I met Anton Chekhov.

This is what I said to him:

JAMES: The thing people don’t get about the Internet is that everything is new, the past is dead, nothing is real, everything’s good, nothing lasts, it’s all changing, there’s no up, there’s no down, no one’s rich, no one’s poor, nothing is better than anything else, yeah? You’ve read the magazines, you’ve read the blogs, they call me a “genius”…

Chekhov – understandably confused, having only recently woken from a hundred year coma – asked me what it is that I actually do, so I explained “I make things happen. I build web presence. I innovate digitally. I think the new media. I design apps”.

I demonstrated the latest app I’d designed:

JAMES: Hit this button and now what have you got? Look, the app starts tagging everything in the picture. See here? Point at my laptop, it’s telling me that this is a MacBook Air, 13″ screen, starting at £1,378, click on that button to be taken to a range of selected stores…

I explained further:

JAMES: …It knows the value of everything. With this app you can buy literally anything you see.
ANTON: I understand.
JAMES: In Web 2.0, seeing isn’t enough. It’s about tags and dialogue and flexibility and interaction and being non-fucking-linear for once in your life and its social networks and it’s now and it’s super-now and it’s having information at your fingertips because what’s money? Information is the new money. You see Wikipedia, I see money. And it works with people too. Point it at me, what does it say?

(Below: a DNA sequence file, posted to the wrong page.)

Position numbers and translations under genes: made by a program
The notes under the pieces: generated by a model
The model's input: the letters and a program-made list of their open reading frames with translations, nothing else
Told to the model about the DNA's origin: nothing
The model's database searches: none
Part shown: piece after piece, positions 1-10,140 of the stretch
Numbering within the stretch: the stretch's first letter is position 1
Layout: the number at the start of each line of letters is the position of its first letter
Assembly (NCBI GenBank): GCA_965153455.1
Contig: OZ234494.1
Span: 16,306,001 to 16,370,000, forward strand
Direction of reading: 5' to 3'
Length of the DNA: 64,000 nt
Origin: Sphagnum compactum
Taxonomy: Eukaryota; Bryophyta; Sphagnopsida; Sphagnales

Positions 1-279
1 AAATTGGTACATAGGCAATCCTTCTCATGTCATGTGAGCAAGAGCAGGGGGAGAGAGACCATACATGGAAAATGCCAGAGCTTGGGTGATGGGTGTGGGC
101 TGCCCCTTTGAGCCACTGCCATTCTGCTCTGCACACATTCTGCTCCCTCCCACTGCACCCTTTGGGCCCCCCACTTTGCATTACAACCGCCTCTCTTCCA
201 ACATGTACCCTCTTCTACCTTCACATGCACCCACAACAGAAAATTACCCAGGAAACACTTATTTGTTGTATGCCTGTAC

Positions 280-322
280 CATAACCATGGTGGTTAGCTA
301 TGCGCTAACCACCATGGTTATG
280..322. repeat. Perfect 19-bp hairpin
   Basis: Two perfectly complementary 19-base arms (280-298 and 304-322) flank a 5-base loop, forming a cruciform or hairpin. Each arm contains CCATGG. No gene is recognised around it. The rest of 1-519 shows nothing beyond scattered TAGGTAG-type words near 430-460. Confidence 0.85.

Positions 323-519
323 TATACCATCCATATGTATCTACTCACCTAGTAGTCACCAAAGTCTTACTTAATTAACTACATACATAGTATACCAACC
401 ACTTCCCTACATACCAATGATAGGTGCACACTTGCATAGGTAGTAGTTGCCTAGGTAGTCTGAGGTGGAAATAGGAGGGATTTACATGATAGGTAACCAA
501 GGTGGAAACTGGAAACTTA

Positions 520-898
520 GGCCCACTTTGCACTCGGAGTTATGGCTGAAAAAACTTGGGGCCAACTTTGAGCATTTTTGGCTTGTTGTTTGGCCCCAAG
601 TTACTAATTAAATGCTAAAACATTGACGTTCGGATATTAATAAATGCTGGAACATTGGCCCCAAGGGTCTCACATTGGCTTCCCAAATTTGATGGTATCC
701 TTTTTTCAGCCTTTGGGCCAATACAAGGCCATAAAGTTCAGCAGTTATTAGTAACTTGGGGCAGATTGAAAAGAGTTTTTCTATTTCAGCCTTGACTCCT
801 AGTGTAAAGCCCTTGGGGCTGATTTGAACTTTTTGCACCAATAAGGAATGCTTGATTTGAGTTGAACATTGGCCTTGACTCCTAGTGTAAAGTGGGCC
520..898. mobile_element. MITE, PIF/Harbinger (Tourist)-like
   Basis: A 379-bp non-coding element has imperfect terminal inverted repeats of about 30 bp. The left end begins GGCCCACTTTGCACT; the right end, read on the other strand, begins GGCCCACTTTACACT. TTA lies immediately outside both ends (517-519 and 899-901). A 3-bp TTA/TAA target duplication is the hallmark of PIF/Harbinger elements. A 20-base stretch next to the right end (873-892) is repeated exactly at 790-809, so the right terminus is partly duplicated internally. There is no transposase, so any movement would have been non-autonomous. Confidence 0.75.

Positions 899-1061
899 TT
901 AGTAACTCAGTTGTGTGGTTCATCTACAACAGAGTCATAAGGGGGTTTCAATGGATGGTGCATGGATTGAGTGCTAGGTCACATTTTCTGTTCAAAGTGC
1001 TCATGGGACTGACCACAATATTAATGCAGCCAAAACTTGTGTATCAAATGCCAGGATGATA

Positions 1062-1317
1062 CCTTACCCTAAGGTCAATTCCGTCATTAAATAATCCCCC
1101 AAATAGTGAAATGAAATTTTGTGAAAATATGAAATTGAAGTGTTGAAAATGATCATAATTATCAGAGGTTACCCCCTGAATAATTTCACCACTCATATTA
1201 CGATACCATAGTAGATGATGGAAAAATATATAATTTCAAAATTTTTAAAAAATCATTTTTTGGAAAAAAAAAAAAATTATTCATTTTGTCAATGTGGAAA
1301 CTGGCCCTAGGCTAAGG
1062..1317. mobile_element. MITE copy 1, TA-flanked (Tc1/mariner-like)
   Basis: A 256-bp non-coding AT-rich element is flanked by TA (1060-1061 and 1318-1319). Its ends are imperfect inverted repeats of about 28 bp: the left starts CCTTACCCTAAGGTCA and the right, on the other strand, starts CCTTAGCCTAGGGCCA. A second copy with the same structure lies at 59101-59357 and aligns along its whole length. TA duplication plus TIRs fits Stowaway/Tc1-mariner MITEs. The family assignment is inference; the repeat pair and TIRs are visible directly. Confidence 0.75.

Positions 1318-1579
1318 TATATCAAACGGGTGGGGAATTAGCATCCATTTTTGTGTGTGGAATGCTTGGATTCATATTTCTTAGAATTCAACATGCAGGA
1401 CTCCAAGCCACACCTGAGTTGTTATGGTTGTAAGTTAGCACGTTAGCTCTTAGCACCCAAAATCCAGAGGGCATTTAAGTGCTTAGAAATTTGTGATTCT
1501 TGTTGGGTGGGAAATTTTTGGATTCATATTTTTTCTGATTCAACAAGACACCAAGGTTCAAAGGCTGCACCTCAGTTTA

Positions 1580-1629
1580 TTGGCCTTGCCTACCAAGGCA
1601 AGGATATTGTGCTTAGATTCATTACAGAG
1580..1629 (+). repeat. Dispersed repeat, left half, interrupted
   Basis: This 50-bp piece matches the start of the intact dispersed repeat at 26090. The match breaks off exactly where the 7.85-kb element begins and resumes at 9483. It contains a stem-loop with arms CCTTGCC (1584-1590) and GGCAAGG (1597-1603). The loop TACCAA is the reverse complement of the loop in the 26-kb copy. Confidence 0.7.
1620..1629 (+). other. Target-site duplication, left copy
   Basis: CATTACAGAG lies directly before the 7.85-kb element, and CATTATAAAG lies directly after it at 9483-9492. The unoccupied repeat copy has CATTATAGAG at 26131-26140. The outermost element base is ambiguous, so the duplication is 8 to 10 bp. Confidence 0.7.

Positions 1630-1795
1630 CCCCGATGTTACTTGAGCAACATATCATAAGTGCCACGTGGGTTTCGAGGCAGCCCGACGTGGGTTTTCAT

ANTON: James Ward, Internet guru, futurologist, Genius.

I didn’t actually meet Chekhov. Anton Chekhov died in 1904. But a version of him didn’t die. A version of him simply slipped into a coma and woke up in the twenty-first century. That was the version of Anton Chekhov I met. That was the version of Anton Chekhov which a version of me met at least.

I’d asked people a while ago to fictionalise me, and this version of Anton Chekhov and this version of me both appear in Dan Rebellato’s play Chekhov In Hell.

Actually, the version of me in the play is a bit of a cock, but I don’t take that personally. In fact, it could have been worse, I could have been Jessica who appears a couple of scenes later.

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